PH stocks seen to outperform peers
American investment bank JP Morgan sees Philippine stocks outperforming its Southeast Asian peers this year, citing upbeat corporate earnings growth trajectory notwithstanding 2016 presidential election risks and external headwinds.
“We are recommending that investors be overweight on the Philippines relative to emerging markets and Asia [excluding]-Japan,” Jakarta-based Aditya Srinath, executive director for equity research at JP Morgan, told a press briefing Friday.
“It’s a straightforward compelling reason. The Philippines offers some of the most attractive earnings growth dynamics anywhere,” he said, noting that within Southeast Asia, this was the only market that JP Morgan has an “overweight” position. “Overweight” is a recommendation to increase allocation of stocks relative to a benchmark index, suggesting a bullish view as opposed to “underweight.”
Outside of Southeast Asia, JP Morgan likewise has an “overweight” recommendation on China, India and South Korea.
In the Philippines, Srinath said corporate earnings would likely rise by 10-12 percent this year, which he said could bring the equity market higher by 10-12 percent assuming there won’t be any expansion or compression of price-to-earnings (P/E) multiple.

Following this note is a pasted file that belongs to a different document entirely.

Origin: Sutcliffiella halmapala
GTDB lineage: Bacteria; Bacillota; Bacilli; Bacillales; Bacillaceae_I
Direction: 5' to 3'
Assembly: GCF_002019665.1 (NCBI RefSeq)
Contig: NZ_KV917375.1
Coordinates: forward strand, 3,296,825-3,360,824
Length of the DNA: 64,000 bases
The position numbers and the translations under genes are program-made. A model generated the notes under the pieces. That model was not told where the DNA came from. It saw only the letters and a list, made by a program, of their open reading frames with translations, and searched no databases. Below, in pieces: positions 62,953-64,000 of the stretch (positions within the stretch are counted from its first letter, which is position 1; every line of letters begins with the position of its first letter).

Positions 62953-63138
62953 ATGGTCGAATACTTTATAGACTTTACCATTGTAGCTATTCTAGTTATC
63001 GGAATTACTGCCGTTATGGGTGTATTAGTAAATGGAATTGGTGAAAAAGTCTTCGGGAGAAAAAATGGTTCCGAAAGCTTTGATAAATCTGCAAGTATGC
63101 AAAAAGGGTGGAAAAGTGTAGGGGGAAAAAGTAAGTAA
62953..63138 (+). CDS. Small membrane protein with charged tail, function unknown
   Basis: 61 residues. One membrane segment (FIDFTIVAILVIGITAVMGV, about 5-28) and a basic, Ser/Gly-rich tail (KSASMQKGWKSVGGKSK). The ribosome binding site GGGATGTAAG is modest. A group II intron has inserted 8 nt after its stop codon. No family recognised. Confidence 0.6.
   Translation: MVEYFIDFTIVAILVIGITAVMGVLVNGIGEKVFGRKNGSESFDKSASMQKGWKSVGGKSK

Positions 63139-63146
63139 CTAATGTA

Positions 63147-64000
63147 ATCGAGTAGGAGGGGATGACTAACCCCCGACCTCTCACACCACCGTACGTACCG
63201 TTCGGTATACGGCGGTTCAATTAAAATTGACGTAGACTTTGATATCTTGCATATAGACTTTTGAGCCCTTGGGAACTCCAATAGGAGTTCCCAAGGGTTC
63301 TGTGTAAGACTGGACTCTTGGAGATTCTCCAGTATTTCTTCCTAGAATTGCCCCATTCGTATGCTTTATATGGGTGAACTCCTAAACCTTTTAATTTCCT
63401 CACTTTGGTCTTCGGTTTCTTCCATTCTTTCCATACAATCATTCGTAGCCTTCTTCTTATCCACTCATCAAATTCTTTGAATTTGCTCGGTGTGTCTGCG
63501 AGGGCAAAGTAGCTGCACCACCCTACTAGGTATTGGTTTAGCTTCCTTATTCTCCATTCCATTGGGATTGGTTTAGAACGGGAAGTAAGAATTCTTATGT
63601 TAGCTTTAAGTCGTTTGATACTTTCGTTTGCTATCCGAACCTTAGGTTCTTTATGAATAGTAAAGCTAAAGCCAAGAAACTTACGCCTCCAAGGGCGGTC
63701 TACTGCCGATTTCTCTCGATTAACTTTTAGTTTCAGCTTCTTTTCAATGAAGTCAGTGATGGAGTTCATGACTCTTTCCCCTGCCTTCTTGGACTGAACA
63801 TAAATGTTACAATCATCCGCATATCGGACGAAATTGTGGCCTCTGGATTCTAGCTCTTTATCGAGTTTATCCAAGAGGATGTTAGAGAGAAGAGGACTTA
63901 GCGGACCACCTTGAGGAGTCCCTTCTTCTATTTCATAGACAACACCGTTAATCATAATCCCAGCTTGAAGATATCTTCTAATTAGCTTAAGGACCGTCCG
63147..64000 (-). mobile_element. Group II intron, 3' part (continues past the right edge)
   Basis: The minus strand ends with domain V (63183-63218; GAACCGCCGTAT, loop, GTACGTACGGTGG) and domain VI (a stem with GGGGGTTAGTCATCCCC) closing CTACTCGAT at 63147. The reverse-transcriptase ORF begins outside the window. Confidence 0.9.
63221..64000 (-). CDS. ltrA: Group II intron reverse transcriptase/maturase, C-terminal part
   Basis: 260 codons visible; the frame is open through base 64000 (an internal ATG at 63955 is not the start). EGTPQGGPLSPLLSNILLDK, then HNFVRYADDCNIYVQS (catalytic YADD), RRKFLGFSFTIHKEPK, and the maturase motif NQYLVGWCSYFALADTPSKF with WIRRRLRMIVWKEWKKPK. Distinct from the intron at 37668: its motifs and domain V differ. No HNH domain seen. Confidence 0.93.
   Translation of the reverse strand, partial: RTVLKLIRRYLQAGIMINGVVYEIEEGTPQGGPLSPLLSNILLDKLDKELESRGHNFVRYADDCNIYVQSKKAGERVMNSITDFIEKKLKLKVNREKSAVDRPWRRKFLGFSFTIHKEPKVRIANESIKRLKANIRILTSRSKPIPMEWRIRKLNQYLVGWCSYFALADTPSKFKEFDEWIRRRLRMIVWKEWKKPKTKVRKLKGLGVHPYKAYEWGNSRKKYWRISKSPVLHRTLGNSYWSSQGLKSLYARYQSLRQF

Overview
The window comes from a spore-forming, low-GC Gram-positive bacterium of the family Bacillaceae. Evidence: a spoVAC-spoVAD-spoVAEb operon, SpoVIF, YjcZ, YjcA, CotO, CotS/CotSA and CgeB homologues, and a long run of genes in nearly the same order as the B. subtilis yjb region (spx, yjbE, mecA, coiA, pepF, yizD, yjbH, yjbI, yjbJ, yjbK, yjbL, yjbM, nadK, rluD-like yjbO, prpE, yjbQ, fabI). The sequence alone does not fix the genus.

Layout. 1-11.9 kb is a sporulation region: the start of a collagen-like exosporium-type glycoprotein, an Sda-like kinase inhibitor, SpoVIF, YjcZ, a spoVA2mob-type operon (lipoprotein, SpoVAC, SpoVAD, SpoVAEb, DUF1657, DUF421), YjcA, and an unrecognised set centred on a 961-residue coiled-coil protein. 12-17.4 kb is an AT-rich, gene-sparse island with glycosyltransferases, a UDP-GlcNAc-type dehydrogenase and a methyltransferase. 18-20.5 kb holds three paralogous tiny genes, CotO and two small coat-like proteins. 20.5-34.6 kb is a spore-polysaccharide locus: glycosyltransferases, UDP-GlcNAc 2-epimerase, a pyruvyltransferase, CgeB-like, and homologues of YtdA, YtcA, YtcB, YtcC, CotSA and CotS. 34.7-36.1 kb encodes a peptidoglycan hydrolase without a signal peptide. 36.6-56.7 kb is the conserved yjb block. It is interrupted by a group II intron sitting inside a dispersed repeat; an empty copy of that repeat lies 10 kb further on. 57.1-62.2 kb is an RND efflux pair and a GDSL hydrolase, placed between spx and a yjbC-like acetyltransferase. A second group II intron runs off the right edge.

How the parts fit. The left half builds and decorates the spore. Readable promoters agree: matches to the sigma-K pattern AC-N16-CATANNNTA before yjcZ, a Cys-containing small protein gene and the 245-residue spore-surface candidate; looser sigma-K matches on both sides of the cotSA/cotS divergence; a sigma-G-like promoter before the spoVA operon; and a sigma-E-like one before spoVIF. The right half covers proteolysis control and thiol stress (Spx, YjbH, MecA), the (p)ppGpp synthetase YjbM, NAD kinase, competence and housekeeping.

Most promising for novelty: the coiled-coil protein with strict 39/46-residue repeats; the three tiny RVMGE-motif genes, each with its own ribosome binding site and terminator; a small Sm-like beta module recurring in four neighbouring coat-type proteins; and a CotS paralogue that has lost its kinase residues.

He noted that Philippine stocks were trading at a P/E ratio of 18 to 20 times, which means investors are paying 18 to 20 times the money they expect to make from the market.
In the first quarter, the basket of stocks monitored by JP Morgan, which includes most of the companies in the Philippine Stock Exchange index (PSEi) and around 85 percent of locally listed companies, grew earnings by an average 15 percent year-on-year. “So the idea is it could take earnings growth expectation higher rather than lower and that’s unique in the region,” Srinath said.
Jeanette Yutan, head of equity research for the Philippines at JP Morgan, noted that 85 percent of Philippine corporations monitored by JP Morgan had either met or exceeded earnings expectations in the first quarter, higher than the ratio of 60 percent in the fourth quarter. This left only 15 percent of the basket under-performing expectations.
Of the total monitored stocks, about a quarter had performed better than expected. But elsewhere in the region, Srinath noted that less than 50 percent either met or outperformed expectations. “It’s the worst [performance] you’ve seen in a long time,” he said.
Subscribe to INQUIRER PLUS to get access to The Philippine Daily Inquirer & other 70+ titles, share up to 5 gadgets, listen to the news, download as early as 4am & share articles on social media. Call 896 6000.